M-Journal is all about helping students trick their teachers.
A new website called M-Journal will automatically turn Wikipedia pages into realistic-looking academic papers.
The idea is to give students a hand on their homework, making it seem like they're citing more reputable sources than Wikipedia without having to do any extra work, according to Buzzfeed News. Its creators, from a company called MSCHF, told Buzzfeed News that M-Journal is meant to help students circumvent busy work.
If a teacher attempts to look up what sources their students are citing, they'll see what appears to be a poorly-scanned copy of an academic journal article. The most devious part: the fake journal is paywalled and asks would-be subscribers for $300 to read the full version of an article, or $2,000 for an annual pass.
"For all intents and purposes, most papers should be able to refer to Wikipedia," MSCHF founder Gabe Whaley told BuzzFeed News. "Wikipedia is a pretty good source."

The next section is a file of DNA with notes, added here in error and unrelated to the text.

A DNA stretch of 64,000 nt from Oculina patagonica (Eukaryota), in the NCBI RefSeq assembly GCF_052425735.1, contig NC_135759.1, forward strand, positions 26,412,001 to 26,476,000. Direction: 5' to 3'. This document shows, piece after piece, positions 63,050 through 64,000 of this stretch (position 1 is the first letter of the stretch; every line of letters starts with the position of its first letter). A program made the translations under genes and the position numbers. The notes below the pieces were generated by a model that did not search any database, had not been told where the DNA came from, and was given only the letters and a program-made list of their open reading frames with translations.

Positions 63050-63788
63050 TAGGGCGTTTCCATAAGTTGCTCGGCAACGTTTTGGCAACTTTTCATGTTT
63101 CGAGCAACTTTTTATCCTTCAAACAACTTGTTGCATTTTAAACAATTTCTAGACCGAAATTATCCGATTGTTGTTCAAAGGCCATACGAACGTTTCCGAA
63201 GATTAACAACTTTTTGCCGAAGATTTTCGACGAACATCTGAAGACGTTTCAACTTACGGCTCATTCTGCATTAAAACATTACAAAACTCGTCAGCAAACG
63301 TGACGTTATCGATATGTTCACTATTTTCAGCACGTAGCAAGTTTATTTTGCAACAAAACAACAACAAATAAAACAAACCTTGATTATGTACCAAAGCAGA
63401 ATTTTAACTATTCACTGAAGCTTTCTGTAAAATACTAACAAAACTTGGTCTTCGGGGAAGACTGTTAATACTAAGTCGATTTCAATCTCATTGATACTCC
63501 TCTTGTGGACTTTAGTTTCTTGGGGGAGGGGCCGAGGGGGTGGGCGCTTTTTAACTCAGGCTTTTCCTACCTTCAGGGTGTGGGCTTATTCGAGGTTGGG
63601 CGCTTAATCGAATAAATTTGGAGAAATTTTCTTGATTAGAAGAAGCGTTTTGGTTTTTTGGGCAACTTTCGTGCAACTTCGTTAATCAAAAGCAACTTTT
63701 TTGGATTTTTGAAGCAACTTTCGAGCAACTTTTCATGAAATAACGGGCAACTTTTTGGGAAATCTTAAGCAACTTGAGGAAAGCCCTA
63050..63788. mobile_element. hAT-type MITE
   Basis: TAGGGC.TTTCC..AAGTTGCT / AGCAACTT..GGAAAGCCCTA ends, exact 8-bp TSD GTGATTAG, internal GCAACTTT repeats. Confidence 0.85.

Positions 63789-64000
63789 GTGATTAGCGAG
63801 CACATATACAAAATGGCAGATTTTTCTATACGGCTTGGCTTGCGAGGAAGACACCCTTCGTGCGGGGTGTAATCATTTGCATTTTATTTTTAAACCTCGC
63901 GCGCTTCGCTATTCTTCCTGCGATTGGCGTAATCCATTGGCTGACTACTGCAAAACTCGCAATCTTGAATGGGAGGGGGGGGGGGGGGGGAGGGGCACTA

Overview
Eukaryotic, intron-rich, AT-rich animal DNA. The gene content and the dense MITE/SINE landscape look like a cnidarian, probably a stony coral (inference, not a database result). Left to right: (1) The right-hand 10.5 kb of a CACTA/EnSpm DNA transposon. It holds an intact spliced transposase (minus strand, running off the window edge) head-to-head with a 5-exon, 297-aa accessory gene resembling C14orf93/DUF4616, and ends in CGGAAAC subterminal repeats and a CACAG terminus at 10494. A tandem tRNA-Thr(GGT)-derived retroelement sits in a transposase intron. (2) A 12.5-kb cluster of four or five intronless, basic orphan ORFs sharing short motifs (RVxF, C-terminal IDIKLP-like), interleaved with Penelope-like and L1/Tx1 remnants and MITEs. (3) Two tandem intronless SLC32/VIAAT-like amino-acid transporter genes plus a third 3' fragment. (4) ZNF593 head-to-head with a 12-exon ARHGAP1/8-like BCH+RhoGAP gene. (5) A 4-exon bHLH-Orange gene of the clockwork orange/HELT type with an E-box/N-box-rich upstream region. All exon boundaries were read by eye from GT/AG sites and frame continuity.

Kicking The Tires
Unfortunately, the articles aren't very good. Whaley claimed that he knows of at least one college professor who was fooled by an M-Journal citation, but based on the site's shoddy output it seems more likely that the prof simply didn't bother looking into it.
Students hoping to use M-Journal as a shortcut are also banking on the chance that their teachers don't know about any of the open-access projects that help navigate around paywalls.
Or, you know, simple fact-checking Google searches.
READ MORE: This Website Will Turn Wikipedia Articles Into "Real" Academic Papers [Buzzfeed News]
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